Université de Strasbourg, CNRS UPR9022, Institut de biologie moléculaire et cellulaire, Strasbourg, France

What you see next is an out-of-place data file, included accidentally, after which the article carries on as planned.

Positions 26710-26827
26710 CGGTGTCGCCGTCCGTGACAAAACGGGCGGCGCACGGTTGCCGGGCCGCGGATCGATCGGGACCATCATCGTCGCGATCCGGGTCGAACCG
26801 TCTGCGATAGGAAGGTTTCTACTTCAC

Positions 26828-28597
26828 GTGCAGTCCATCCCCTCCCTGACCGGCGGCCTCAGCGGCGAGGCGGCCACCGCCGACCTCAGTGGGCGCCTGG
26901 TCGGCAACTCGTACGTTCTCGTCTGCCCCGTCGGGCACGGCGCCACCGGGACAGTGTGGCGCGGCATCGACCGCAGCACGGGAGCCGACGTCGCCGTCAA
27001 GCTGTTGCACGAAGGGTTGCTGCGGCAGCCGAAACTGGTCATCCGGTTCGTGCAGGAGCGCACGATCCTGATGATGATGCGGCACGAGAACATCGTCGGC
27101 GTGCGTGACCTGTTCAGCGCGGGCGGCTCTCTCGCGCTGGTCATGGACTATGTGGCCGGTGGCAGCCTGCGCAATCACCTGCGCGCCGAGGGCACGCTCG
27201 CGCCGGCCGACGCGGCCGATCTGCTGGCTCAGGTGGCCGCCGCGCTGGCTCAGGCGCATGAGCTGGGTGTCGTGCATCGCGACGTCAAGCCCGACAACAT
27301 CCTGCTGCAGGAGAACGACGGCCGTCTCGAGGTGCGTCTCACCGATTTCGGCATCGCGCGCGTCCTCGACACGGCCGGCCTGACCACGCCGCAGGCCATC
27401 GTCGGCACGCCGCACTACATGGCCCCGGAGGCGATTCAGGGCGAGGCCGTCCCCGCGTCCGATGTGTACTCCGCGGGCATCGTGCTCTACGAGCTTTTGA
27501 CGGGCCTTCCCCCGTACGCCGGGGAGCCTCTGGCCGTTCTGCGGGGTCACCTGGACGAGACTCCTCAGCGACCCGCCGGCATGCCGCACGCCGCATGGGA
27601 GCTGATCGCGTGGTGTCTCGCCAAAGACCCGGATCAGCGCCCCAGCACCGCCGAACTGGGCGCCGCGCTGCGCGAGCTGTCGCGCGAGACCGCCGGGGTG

A key aspect of antiviral immunity is the distinction between “self” and “non-self” components. This distinction can be established through the detection of double-stranded RNA (dsRNA), a common sign of viral infection, by cytosolic RNA helicases. Depending on the organism, two major antiviral pathways can be induced by dsRNA helicases: RNA interference (RNAi) and interferon (IFN) signaling. In the RNAi pathway, dsRNAs are recognized by a Dicer protein, and are then used for the sequence-dependent recognition and subsequent degradation of the complementary viral RNAs. In the IFN signaling pathway, dsRNAs are recognized by a RIG-like receptor (RLR), which induces a signaling cascade in order to induce the expression of IFNs, cytokines and chemokines. In this review, we discuss the RNA features that can be used by the cell to detect a viral infection, the two aforementioned types of helicase-mediated sensing, as well as some viral escape mechanisms developed to avoid recognition.